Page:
By Rhea Grover
Human beings are insatiable for discontentment and the grass is ALWAYS greener on the other side. It is this very nature of human psyche that was exemplified by the clash between first years detesting the FYUP and the others calling them lucky to be in such a system. And it is because of this very reason that I discredited these opinions and just waited to see how the system fares. But, as I saw the DUSU notices around college and the rigorous protests that broke out again in the second semester against the much critiqued new system of education implemented by Delhi University’s Dexter Morgan, Prof. Dinesh Singh I was urged to further contemplate the issue.
I do not intend for this article to sound like a page out of a cribbing teenager’s personal diary and point out every flaw under the sun about the FYUP but to list out its merits along with its demerits in an objective fashion. I don’t know about Morgan but at the end of this article you might just be able to classify Singh as a sinner or a savior.
Let’s start with examining the less popular view about how the FYUP might just be a good thing. Let’s ask ourselves one question: can any of us honestly say that we have not cribbed or heard someone crib about how the Indian Education System is impractical and should be more like the foreign system? No. What the FYUP essentially does is make our system more in line with the foreign system of education, adopting policies of holistic learning through opening the students to diverse subjects along with teaching them the art of presenting and communicating. It’s especially beneficial for students who want to go abroad to pursue a higher degree. It provides students who possess interpersonal skills and hobbies outside of their subject to get recognition for the same and students who aren’t as adept at various activities an opportunity to hone the skills required. After all, the ‘toppers’ of our system, don’t exactly top the test of life thanks to the rote learning culture in India.
Now that we’ve spoken about rainbows, let’s examine the other side of the coin. I mean a political party wouldn’t really include rolling it back in it’s election manifesto, even if this party is AAP, for no reason. So what is the problem with the FYUP? The fact is that what has started setting Indians apart and helping them achieve better positions in their careers was the in-depth knowledge of their subject. Even adding another year to the duration of the degree couldn’t help them fit 50 redundant and 5 good courses without diluting the existing ones a little. So in an attempt to copy the foreign system we lost our own specialization. This is just one of the problems stemming as a consequence of the hurried nature of the implementation of the programme. Courses meant to be done in two separate semesters were merged into one pushing students and teachers to run over the course haphazardly, the order of courses was reversed which makes understanding concepts tough and the syllabi and books were clearly made in a rush and do not encapsulate the ‘holistic development’ the programme promised.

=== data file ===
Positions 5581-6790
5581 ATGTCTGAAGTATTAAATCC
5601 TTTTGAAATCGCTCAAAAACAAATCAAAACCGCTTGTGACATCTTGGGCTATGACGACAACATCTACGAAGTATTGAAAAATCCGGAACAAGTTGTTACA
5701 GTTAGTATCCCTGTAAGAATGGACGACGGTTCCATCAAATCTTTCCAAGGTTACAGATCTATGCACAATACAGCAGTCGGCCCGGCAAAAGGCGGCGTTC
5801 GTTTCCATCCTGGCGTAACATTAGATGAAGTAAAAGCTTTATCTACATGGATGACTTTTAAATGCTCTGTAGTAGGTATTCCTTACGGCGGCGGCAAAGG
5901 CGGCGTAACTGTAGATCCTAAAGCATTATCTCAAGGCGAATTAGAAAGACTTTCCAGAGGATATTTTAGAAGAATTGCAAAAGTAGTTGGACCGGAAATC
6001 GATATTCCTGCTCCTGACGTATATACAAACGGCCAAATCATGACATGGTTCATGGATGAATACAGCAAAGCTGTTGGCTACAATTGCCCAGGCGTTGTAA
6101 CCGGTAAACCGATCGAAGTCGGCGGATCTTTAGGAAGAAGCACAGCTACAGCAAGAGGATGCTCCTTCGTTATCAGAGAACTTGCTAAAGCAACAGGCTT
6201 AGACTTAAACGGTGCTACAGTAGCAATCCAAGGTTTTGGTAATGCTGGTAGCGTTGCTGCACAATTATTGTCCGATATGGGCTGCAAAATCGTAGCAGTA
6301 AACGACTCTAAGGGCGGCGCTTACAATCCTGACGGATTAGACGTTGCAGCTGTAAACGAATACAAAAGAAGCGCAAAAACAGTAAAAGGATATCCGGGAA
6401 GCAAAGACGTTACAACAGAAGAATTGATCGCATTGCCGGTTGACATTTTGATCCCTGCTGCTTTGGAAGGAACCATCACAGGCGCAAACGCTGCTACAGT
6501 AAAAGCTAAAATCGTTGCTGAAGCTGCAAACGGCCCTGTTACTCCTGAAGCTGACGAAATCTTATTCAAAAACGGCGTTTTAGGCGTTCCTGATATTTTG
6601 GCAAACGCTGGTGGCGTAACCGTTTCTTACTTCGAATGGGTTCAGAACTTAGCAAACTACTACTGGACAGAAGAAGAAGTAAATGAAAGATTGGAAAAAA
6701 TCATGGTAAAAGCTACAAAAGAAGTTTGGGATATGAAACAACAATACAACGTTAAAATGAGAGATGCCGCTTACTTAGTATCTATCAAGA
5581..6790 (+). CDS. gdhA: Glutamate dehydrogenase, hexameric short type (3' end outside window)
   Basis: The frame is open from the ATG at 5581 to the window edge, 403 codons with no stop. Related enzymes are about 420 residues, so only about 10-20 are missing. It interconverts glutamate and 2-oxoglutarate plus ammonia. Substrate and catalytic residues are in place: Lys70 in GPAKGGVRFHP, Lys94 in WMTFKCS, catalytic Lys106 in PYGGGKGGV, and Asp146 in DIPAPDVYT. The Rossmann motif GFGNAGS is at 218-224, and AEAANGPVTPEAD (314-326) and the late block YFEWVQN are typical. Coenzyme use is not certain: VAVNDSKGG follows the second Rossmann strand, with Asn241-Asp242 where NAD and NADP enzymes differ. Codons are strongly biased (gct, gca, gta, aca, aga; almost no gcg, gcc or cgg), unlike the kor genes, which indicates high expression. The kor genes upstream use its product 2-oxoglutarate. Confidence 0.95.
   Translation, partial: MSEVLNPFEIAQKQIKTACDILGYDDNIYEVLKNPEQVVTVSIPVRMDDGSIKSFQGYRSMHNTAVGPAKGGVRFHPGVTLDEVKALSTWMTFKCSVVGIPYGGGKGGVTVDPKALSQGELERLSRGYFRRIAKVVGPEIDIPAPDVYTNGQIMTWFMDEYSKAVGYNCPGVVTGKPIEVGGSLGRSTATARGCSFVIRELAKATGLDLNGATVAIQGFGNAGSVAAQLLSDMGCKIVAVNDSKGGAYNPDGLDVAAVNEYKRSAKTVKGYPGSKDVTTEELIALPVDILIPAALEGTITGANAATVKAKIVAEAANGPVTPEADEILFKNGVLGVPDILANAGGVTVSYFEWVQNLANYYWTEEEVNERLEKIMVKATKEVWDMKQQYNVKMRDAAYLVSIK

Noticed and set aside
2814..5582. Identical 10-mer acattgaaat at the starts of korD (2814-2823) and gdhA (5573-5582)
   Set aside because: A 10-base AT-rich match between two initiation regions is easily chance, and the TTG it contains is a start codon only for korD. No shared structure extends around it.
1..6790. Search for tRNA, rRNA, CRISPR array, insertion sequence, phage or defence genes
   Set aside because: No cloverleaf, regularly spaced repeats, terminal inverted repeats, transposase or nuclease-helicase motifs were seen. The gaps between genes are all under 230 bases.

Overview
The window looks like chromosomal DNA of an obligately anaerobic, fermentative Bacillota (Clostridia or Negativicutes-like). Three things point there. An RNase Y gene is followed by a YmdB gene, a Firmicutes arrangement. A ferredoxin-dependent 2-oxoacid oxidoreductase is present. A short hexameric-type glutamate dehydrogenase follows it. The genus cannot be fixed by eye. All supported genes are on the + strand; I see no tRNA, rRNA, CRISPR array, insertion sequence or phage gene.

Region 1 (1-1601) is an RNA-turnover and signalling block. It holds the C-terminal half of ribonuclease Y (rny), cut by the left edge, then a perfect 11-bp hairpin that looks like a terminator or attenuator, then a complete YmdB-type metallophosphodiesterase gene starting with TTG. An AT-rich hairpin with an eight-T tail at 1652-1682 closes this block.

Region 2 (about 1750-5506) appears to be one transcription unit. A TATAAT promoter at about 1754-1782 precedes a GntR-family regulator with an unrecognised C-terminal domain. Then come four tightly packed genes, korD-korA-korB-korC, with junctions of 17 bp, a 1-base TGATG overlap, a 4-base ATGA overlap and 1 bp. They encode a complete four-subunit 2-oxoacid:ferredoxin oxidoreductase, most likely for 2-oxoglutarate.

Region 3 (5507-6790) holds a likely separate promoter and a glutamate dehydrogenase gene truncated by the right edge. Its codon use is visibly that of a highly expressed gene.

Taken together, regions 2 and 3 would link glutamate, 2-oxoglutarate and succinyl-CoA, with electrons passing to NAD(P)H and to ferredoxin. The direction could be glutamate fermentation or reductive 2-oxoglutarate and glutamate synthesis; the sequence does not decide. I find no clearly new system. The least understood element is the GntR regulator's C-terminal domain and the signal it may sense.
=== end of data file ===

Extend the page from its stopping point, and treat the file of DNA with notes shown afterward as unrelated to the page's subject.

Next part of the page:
Fact still remains that there are many things that books can’t really teach us and even though the course is a little diluted, I see myself discussing issues I’m really interested in. I get most of the ideas for my articles through my English classes at college and if the subjects are taught properly they can really develop our ability to critically think and learn a plethora of things pertaining to various subjects, expanding our knowledge and ability.
More importantly we CAN’T roll back the FYUP because that back would just make it worse. How, you ask? Well, first of all, it would mean another system shift and we saw how we took it the first time and how efficiently we managed the transition. Another problem that arises is that just one batch will have a different degree and the repercussions include an unemployed batch and a really messed up time tables. And it would be impossible to change the system for the batch already under the FYUP because that means that they either lose a year or they lose the credibility of certain courses which makes their degree defective. So we might as well make the most of it and instead of blindly opposing it try to listen and learn in class and we might just stumble upon something that would help us for the rest of our lives.